Clemson's Bashaud Breeland battling to join elite group of NFL cornerback prospects

  • Posted: Monday, February 24, 2014 4:43 p.m., Updated: Tuesday, February 25, 2014 12:19 p.m.
Karl B DeBlaker/AP Clemson's Bashaud Breeland (17) breaks up a pass intended for North Carolina State's Marquez Valdes-Scantling during the second half of an NCAA college football game in Raleigh, N.C., Thursday, Sept. 19, 2013. Clemson won, 26-14.

Bashaud Breeland turned 22 years old on Jan. 30. That makes him two months younger than Darius Robinson, Breeland's bookend cornerback for Clemson whose eligibility expired in 2013, and 16 months older than Sammy Watkins.

That's how Breeland views the situation. Yeah, he could have stuck around Clemson one more year, maybe enhanced his draft stock some. But he was ready for the next chapter of his life.

"To tell you the truth," Breeland said, "the way I was looking at it ... I'm already a redshirt junior, I just felt like I belonged in this senior class."

Breeland won the Tigers' scout team defensive award in 2010, preparing him to play all 14 games his freshman year. He made 53 tackles the year Clemson won the ACC title, but injuries limited him to just 32 tackles in 2012.

Then Breeland bounced back and illustrated his durability his junior year, leading the cornerbacks in snaps with 701. His 74 tackles ranked fifth on the Tigers, his four interceptions tied with Jayron Kearse for the team lead, and he was content to forgo his senior year after picking up second-team All-ACC honors.

"Even though I redshirted, I felt like I could play with these seniors, even if the world thinks I can't because of an age group or ending up in a year in school," Breeland said. "I feel as though I should be coming out because this is supposed to be my (senior year.)"

So that's why Breeland is now a professional, training alongside former teammates Tajh Boyd and Martavis Bryant in south Florida.

"Real, real smooth. Positional drills, he's probably one of the best we have here as far as our DBs," XPE Sports trainer Tony Villani said. "He's in a great group of DBs. If he can stand out in positional drills with those guys, he'll be doing something."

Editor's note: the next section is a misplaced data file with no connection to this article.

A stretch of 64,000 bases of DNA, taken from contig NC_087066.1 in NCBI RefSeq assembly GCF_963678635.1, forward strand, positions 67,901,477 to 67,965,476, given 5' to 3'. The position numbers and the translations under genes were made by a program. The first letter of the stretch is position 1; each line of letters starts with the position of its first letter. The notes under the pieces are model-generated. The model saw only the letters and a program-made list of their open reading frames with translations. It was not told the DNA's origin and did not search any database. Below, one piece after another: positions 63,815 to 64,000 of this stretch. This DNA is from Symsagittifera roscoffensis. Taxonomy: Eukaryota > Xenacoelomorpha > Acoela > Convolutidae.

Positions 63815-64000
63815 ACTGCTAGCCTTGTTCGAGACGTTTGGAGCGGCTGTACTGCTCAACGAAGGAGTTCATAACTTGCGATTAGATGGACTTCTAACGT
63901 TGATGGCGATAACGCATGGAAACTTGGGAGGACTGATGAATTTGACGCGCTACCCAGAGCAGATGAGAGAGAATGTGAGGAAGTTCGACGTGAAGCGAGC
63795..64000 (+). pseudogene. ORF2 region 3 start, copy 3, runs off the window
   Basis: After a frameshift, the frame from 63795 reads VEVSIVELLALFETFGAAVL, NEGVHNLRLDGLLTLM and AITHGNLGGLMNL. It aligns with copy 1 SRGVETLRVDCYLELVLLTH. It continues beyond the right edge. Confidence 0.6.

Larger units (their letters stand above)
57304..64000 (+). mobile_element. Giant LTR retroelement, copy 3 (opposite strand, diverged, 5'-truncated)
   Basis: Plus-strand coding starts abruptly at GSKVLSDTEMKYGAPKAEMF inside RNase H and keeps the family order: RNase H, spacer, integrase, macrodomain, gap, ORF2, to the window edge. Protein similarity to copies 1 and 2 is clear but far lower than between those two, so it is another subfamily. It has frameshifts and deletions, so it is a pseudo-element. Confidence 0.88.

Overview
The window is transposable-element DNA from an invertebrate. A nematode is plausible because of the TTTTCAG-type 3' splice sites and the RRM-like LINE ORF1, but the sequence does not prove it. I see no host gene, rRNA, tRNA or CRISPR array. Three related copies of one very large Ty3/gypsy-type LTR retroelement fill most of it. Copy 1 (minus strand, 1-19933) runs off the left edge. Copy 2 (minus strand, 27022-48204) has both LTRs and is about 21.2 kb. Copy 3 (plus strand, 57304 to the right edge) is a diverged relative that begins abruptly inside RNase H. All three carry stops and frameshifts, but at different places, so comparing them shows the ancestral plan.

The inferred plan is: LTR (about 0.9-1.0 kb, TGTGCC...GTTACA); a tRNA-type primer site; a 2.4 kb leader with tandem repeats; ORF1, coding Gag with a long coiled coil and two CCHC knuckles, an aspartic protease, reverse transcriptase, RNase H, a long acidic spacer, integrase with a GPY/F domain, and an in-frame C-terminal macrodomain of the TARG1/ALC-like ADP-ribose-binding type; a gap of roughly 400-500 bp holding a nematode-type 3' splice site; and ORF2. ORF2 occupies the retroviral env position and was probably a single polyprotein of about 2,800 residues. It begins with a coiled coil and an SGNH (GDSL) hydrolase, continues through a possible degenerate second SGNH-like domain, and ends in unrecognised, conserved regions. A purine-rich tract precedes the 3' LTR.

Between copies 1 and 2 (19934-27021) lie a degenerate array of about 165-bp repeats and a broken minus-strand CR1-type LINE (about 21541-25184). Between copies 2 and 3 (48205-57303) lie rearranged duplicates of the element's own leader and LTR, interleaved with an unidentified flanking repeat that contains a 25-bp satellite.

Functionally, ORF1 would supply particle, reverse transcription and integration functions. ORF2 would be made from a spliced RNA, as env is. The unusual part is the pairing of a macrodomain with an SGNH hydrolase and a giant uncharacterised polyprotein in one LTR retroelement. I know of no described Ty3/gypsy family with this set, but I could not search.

Breeland has an 8-month-old daughter, which meant like Bryant, taking care of his family took precedence to sticking around for his senior year. Breeland said he plans to return to Clemson at some point to finish his degree in sports management.

"I was going pro. I was very sold about my decision. I was strong when I made it, and it's been the same," Breeland said. "There's not one day that I regret."

He earned an invite to this week's NFL Scouting Combine, where all defensive backs will be the final position group to perform on-field drills Tuesday.

"The Breeland kid I'm a little intrigued by, because he's long, he can run," NFL Network draft analyst Mike Mayock said. "I think he probably could have benefited from staying in school a little bit longer, but I think he'll probably go in the third or fourth round."

Breeland has been floated as a second-round prospect or a late-round possibility.

"Any team that's willing to give me a chance, I'm willing to take it," Breeland said. "Whether it's high or low, it really doesn't matter as long as I get a shot."

It also doesn't matter to Breeland where he's perceived in the pecking order of cornerbacks, though he knows who he is up against. Other training partners include Darqueze Dennard of Michigan State, Marcus Roberson and Jaylen Watkins from Florida and Calvin Pryor from Louisville.

"My focus is on me. I really want to show what I can do (at the combine)," Breeland said. "And if that puts me up in the draft, great. If it doesn't, it doesn't. I just want to get the best (pick) I can get."

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